In this book [The Power of Clarity], I explain what the cognitive zone is, where is is, why it exists, and why it is filled with disclarity. I then set you on the path to transforming the cognitive with the power of clarity.

This book will open your eyes and change the way you think and work in order to be more effective, more productive, more profitable, and happier! This is the book that leaders and employees in every organization, for profit and non-profit, need right now. Bigger than lean, the power of clarity is the new frontier of performance improvement.

 

Before I left the corporate world to start my own consulting company in 2004, I asked many people with whom I had worked – co-workers, bosses past and present, and direct reports – ‘What is it that I do exceptionally well that is most unusual?’

Their wonderfully thoughtful responses opened my eyes, inspired my company name, nailed my value proposition, and, most important of all, set me on a mission to not only deliver that value in spades, but also to teach others to do what I do extremely well so that it is not so uncommon.

So, what is my special talent? Distilling what I hear from others and finding the nugget in the chaos that suddenly brings everyone together around a compelling common cause. Framing conversations and leading people to powerful conclusions, policies, and processes that they are eager to embrace.

Creating order and logic by translating massive quantities of information into discrete objectives, critical decisions, and concrete steps that make discernible progress possible. Identifying and forcing the tough decisions needed to remove obstacles and prevent dilution and distraction from sabotaging success.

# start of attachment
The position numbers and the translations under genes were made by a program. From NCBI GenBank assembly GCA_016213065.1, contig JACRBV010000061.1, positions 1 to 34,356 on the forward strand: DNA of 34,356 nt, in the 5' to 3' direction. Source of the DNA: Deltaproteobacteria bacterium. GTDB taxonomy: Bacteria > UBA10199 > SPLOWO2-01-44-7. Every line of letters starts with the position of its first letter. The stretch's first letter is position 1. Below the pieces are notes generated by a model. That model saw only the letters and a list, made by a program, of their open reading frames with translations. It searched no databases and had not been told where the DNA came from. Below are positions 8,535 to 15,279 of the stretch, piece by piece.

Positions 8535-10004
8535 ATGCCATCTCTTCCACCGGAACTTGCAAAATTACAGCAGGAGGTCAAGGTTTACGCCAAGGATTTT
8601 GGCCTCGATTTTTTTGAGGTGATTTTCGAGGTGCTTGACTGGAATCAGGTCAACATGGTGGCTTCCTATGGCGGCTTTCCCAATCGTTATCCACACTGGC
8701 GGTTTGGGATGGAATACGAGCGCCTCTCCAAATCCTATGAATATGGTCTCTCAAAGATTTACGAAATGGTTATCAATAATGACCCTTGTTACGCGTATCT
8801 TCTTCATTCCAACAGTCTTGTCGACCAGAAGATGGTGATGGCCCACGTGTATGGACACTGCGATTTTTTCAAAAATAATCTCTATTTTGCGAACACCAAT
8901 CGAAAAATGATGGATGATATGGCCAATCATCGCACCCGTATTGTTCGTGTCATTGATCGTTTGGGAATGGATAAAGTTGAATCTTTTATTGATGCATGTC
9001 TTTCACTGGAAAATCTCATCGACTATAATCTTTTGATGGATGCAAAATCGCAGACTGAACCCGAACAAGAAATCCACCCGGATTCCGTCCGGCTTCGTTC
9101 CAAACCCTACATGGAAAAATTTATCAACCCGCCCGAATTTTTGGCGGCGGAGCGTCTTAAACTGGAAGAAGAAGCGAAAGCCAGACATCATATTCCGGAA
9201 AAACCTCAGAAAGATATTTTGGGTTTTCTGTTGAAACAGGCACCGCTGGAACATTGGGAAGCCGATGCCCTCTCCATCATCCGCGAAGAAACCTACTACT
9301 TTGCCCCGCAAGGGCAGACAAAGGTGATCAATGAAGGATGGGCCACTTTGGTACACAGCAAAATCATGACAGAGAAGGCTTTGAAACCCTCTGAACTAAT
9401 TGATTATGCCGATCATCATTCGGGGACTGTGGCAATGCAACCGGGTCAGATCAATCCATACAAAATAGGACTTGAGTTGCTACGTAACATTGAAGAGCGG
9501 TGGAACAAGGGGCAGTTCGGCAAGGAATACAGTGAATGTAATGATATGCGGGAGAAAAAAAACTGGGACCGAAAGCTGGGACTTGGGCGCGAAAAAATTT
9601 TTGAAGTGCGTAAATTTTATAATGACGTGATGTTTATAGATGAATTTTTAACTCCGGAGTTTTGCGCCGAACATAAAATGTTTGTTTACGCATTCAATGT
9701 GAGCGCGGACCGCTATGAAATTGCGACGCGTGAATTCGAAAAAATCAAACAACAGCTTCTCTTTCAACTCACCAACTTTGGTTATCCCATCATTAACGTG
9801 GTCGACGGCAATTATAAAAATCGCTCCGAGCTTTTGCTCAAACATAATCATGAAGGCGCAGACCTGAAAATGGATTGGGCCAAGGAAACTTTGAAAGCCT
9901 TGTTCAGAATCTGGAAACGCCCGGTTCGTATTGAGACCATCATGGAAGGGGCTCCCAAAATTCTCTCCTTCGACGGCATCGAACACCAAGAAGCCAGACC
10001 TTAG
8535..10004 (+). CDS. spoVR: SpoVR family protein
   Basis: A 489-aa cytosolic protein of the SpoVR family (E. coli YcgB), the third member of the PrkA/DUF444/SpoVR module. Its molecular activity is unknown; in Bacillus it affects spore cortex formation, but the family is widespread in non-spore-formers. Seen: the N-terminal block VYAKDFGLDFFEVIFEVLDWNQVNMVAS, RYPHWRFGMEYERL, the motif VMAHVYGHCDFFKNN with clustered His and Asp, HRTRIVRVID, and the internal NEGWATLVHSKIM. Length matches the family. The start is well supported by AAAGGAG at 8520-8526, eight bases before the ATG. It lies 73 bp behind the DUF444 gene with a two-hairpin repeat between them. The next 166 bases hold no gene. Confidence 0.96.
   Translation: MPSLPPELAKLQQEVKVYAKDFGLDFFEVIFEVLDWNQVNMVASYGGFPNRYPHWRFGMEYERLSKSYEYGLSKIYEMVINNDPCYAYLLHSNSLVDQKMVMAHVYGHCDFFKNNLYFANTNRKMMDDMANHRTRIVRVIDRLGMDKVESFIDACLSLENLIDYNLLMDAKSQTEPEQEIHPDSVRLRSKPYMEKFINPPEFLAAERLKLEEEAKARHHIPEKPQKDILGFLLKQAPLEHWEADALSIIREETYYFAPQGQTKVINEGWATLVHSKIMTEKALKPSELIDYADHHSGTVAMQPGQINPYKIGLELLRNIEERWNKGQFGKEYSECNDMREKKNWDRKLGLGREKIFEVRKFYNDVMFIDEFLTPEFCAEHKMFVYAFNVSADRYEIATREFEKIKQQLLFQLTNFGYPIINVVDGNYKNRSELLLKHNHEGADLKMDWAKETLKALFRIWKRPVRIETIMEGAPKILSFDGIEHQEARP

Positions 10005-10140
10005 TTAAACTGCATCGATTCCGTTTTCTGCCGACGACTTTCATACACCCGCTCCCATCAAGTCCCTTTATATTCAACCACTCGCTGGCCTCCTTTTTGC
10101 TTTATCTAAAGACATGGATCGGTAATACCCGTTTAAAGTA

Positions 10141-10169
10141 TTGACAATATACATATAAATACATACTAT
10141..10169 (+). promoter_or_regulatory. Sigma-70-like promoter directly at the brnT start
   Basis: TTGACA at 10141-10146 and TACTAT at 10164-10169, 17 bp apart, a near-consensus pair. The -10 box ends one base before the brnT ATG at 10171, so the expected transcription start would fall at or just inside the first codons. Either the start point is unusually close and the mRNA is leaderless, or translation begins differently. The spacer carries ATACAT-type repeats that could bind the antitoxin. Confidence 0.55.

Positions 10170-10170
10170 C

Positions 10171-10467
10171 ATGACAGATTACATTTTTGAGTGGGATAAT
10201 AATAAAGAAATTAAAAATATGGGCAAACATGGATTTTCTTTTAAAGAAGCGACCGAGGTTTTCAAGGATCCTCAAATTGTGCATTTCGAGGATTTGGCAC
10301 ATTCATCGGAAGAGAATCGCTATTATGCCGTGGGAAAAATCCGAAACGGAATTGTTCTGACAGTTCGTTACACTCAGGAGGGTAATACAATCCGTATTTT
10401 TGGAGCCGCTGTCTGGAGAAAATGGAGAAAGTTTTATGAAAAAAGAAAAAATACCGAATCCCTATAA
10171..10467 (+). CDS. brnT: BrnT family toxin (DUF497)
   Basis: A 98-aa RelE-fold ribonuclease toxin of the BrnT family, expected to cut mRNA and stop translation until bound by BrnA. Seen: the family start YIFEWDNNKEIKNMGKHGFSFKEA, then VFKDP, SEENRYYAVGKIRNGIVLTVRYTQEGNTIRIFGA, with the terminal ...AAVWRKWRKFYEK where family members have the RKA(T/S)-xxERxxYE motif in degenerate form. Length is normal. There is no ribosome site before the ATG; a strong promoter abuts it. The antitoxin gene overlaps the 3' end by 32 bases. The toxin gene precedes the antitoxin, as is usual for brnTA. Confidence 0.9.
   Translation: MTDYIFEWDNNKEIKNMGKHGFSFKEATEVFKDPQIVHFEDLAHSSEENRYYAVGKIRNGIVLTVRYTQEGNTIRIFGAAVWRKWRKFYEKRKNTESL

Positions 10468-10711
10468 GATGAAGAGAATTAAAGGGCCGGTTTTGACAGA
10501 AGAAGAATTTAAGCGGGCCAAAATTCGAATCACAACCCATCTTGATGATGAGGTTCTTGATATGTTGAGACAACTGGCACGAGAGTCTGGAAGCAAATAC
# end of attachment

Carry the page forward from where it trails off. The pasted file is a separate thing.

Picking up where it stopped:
In short, creating clarity. Uncommon clarity.

With that, my business was launched and I’ve been writing and consulting to create clarity ever since. I’ve worked with organizations in more than 40 industries ranging from small businesses to corporate giants such as Hitachi, Boeing, and Medtronic and non-profits as diverse as Smith College and Public Television.

 

In almost 20 years of consulting, I’ve encountered only one company that didn’t need far greater clarity. You will read about it towards the end of Chapter 2. The remainder are clarity blind. They aren’t as clear as they think they are. They don’t see the waste and damage. And they certainly don’t know what to do about it. I do.

A consultant contacted me recently to ask the difference between strategy and clarity. This question blew me away. But I was incredibly thankful because it perfectly illustrates several important points.

First, the word ‘clarity’ itself is incredibly unclear.

Second, if we don’t really understand what clarity is or how to recognize it, we can’t possibly appreciate how often it is missing or understand the potential value of greater clarity.

Third, people assume clarity applies only to goals and communication. They could not be more wrong. And fourth, we simply haven’t been taught to recognize or create clarity.

 

 

In case you too are asking that consultant’s question, strategic clarity is clarity at the 35,000 foot level. This is essential and a great starting point. However, it is not sufficient. We need clarity at all altitudes. We need clarity-in-the-moment. We need our cognitive uptime to be as important and as high as our production uptime. That’s how we will dramatically boost our profit, productivity, confidence, and empowerment. That’s the next frontier. That’s the power of clarity.

Imagine applying for a position in a manufacturing company without knowing about lean manufacturing. Soon, not understanding the power of clarity will be equally egregious for any leadership position. No leader or aspiring leader can afford to be clarity blind.